• As an example Mel Islin, from Rethink Mental Illness, said her organisation had found that – despite the growth of social prescribing – there was limited awareness amongst GPs about how and where to signpost people with mental health problems to opportunities. “It’s about connecting the clinical sector with the voluntary sector and the community sector,” she said. “It’s about understanding what’s already out there, and bringing everybody together.” 
  • Olly Dawson, from Comic Relief, said that support for “communities experiencing racial inequality” was a priority for his organisation. He reported that it had also found simplified and streamlined processes around emergency funding during Covid had worked well and could be something which could increase accessibility for community-based groups supporting mental health and wellbeing outcomes in future. He said Comic Relief could also provide more funding around core costs and resilience in the future, as opposed to focusing on project-based funding. 
  • Shaheen Bi, Director of Projects for Sporting Equals which seeks to promote ethnic diversity across the sport and physical activity sector, said “institutional barriers” persisted, and there needed to be more inclusive and equitable engagement with ethnically diverse communities and the community sport organisations embedded within them. “These community groups are quite informal and loose, and they are dissolving because there’s not much support for them,” she warned.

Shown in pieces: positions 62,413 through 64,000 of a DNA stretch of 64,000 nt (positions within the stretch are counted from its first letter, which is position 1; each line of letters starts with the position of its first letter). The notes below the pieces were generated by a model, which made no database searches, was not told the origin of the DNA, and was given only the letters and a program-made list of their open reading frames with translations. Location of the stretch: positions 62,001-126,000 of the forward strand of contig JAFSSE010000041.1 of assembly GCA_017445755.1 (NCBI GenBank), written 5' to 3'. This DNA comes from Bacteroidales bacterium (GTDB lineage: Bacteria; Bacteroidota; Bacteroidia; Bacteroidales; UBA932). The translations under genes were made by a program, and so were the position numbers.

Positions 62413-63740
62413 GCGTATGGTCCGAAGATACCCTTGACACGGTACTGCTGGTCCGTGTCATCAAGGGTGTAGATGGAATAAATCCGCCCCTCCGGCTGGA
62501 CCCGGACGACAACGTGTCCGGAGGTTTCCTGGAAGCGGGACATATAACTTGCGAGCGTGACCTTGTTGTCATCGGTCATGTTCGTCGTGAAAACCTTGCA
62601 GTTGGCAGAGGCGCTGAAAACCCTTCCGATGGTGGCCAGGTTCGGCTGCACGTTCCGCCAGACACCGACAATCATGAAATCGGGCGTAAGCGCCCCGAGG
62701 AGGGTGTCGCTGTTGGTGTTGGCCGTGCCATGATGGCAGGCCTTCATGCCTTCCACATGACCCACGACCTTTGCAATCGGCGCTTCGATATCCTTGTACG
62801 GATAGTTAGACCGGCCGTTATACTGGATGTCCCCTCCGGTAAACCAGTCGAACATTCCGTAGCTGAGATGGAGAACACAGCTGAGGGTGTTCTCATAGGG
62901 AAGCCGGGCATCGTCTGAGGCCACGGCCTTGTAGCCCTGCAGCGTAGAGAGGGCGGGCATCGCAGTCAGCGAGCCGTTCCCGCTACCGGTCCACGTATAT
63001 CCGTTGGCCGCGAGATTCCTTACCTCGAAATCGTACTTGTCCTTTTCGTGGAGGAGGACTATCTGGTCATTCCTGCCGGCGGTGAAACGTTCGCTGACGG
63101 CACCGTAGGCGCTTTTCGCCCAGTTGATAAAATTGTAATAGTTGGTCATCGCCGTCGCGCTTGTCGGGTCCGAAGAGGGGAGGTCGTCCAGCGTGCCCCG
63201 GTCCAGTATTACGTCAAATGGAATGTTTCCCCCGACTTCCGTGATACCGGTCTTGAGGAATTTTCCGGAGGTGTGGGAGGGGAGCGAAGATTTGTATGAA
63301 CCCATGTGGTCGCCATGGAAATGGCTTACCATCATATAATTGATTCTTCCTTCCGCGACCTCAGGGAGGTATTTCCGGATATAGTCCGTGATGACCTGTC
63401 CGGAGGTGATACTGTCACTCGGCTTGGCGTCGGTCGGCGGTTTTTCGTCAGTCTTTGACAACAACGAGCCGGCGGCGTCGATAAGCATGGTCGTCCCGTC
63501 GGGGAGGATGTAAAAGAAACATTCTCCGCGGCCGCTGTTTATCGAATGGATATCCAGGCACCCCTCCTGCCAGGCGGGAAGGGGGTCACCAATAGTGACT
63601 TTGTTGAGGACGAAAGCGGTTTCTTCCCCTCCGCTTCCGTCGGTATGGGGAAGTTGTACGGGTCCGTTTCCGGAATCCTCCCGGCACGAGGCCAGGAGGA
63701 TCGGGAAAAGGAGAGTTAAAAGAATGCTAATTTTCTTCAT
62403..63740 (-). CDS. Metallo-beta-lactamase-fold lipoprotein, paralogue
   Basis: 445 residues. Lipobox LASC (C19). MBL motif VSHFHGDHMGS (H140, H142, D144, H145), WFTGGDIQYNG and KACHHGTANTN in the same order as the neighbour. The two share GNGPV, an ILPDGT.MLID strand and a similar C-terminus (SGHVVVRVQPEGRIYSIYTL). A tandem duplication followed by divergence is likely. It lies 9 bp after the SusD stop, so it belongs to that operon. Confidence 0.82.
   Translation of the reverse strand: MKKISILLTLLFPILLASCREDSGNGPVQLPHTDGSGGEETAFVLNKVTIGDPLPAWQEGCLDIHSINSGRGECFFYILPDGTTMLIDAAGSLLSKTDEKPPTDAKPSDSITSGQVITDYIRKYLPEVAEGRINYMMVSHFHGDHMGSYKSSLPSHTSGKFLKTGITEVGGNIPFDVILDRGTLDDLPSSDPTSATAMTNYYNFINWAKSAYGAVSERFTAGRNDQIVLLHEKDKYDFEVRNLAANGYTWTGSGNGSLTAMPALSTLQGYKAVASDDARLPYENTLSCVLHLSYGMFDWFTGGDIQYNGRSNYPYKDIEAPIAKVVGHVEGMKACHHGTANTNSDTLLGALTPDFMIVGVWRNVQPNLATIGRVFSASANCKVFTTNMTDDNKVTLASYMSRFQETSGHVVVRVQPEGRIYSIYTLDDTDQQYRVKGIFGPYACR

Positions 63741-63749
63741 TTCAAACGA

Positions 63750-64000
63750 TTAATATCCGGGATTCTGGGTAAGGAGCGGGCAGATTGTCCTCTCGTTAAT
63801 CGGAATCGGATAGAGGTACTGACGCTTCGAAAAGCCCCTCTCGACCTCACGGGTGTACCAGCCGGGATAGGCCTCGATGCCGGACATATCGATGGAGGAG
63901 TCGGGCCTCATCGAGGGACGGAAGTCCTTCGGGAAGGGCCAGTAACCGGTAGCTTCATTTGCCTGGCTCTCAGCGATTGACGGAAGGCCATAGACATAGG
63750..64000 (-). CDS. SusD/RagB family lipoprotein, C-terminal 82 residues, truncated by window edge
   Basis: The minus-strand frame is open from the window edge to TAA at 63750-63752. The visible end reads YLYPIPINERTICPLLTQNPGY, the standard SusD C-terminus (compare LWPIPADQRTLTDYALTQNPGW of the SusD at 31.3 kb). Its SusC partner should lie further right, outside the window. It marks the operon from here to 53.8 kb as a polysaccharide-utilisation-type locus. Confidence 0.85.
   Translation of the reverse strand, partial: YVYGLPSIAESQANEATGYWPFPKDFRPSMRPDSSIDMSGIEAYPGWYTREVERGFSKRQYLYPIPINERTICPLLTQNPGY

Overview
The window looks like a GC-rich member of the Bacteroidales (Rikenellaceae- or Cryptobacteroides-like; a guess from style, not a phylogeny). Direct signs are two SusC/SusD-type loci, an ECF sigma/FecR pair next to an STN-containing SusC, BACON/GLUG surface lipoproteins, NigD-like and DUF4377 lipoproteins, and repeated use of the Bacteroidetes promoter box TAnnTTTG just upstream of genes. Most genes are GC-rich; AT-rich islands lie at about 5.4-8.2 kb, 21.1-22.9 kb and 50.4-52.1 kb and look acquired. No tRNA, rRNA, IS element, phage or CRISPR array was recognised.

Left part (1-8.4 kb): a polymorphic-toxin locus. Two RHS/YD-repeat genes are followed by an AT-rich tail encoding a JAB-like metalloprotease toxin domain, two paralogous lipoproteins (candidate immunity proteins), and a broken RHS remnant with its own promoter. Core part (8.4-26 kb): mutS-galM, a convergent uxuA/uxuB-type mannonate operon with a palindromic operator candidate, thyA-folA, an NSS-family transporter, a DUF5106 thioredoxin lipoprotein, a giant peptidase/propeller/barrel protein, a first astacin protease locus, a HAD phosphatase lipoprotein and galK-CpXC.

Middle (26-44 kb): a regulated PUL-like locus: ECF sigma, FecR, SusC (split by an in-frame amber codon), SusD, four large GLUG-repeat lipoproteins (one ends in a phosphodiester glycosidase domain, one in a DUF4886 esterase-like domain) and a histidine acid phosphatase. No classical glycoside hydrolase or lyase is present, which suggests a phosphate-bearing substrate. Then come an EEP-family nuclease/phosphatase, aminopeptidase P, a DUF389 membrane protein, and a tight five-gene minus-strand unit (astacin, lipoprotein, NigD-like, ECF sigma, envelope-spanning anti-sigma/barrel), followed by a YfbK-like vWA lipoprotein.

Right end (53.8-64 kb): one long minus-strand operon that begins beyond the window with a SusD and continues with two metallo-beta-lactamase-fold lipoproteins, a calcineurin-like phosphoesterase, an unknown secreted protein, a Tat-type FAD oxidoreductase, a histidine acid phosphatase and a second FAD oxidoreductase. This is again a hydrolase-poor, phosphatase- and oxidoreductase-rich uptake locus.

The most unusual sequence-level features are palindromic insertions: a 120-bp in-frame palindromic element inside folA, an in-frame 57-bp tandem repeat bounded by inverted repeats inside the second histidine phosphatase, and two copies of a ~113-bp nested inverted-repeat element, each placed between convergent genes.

• Paul Jarvis-Beesley, Head of Sport & Health for StreetGames, spoke of the disproportionate levels of poor mental health amongst children from deprived communities and echoed the call from Sir Michael Marmot to “build back from Covid not just better, but fairer”, including the need to invest in and empower locally-trusted organisations which “understand their place and neigbourhood”. He said: “We need to recognise and reward the will and determination of that vast network of small, locally-trusted organisations in our most deprived neighbourhoods that use sport purposefully to protect young people’s mental fitness.” 
  • Numerous attendees discussed the positives and negatives of digital delivery both during and after lockdowns. Contributors highlighted how it had helped to maintain engagement and reduce isolation during lockdown, but also issues of digital literacy and poverty, for example around lack of devices or broadband. Robert Nesbitt, from SAMH (Scottish Association for Mental Health), commented: “There’s a real opportunity for us to see how we blend in-person approaches and the digital space, but we do have to recognise the barriers in terms of availability of broadband or equipment, to be able to support people who are the hardest to reach or unable to connect.”  

The joint Mind and Sport for Development Coalition report and policy brief is due to be published in July, after being drafted and shared between organisations who have contributed to this process. Later in the year it will be presented to wider networks, including the Coalition’s network of 180- organisations and networks, Mind’s network of mental health and physical activity partners and to policy platforms, including APPGs (All-Party Parliamentary Groups) with a focus across mental health and sport.

The recommendations developed through the initiative will input into the joined-up work of key representative bodies in the sport and physical activity sector to maximise the contributions that the sector can make to the Government’s plans to build back better and level up the country.

Watch webinar: 'Sport tackles the Wellbeing Crisis' - March 2021.